What We Talk About When We Talk About Sexy Robots

Speculative fiction is, at its best, a tool for presenting complex concepts in easily relatable packages. From Star Trek modelling a post-racial world for 60s audiences, to Alien Nation and District 9 discussing immigration and integration and prejudice, to Battlestar Galactica's attempts to reconcile faith and science, and its explorations of artificial longevity and serial incarnation, good science fiction, meaningful speculative fiction, has always tried to do something with its premise beyond the merely spectacular.

Ex Machina is very good science fiction, indeed.

A lovely alternate poster, courtesy of Francesco Francavilla


Must See TV, Indeed!

I've talked about The Expanse, before; a book series, written by James S. A. Corey, that deals with intersecting storylines surrounding events that begin with the disappearance of a wealthy dilettante and the destruction of a cargo ship, and ends with... well, given that it's a still-ongoing series, and given what's happened in the series up until this point, it's hard to say where it's going to end.  Though given how quickly things spiral out of control once it really gets going, it's safe to say that it's certainly not going to end with anything that looks all that much like where we started.  The Expanse is brilliant, it's massive, it's detail oriented without being impenetrable, and it's vast without losing track of those all-important human relationships.  It's definitely one of the best book series I've read in a long time.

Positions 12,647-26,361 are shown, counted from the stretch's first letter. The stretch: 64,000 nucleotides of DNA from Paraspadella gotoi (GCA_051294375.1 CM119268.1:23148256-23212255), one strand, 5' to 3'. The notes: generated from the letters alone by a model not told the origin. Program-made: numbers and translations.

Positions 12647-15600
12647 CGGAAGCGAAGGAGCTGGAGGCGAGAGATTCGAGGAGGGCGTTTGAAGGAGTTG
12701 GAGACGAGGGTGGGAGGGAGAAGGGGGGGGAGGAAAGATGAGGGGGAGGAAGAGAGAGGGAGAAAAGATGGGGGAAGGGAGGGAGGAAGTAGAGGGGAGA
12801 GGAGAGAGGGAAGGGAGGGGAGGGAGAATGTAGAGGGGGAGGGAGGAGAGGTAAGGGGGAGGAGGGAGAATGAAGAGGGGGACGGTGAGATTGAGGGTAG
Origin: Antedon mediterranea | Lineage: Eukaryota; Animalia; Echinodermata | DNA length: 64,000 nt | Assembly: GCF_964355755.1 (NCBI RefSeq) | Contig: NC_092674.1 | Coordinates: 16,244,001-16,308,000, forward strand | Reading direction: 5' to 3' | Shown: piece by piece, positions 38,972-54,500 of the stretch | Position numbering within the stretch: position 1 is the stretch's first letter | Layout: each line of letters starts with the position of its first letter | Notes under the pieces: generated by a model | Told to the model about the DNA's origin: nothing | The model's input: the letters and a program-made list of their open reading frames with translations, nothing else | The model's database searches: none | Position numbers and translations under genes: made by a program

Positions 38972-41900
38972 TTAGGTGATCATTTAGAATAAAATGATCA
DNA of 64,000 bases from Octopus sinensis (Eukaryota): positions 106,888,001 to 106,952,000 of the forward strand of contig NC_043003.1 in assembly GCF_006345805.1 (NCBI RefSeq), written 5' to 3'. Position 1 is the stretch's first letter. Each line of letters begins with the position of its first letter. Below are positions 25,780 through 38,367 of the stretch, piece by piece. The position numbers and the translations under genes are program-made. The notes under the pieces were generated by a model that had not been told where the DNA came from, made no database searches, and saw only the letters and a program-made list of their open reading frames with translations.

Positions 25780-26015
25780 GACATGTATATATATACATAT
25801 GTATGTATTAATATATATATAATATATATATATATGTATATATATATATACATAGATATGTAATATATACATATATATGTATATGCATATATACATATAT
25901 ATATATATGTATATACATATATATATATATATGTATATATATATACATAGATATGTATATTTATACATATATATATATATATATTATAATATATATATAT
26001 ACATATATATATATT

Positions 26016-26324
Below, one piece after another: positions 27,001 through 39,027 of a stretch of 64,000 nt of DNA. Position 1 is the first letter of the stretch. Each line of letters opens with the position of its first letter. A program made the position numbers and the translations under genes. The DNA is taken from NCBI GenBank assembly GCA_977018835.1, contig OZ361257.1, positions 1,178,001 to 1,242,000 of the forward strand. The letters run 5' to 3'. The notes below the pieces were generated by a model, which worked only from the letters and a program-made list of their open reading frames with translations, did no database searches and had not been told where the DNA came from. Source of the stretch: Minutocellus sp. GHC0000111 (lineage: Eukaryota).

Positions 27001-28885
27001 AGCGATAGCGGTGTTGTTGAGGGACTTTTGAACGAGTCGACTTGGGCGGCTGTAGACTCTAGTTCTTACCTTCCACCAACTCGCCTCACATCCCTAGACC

And now, it's one of the best television shows I've seen in a long time, too.


The Fandom Re-Awakens

Really, is there anything else I could write about for my grand re-entry into the blogging world?

That's right. We're going to talk about Star Wars: The Force Awakens.

(The film will now pause for ten minutes while the audience applauds wildly.)
Although I could, of course I could, I'm going to restrain myself from talking about the movie in relation to the history of Star Wars; the prequels, the old Expanded Universe, all those sorts of things. I absolutely will go into those issues at some point, because good heavens is there ample fodder for discussion there! But it feels appropriate to start with the movie, not as the obliteration of nearly twenty-five years of continuity (that's right, I count from the Thrawn Trilogy; suck it, Splinter of the Mind's Eye!) or the rectification of the poor choices and missed opportunities of the now-decade-old prequel trilogy, but as nothing more or less than a movie in its own right. Because ultimately, it has to stand and fall as that.

So, The Force Awakens. Is it any good?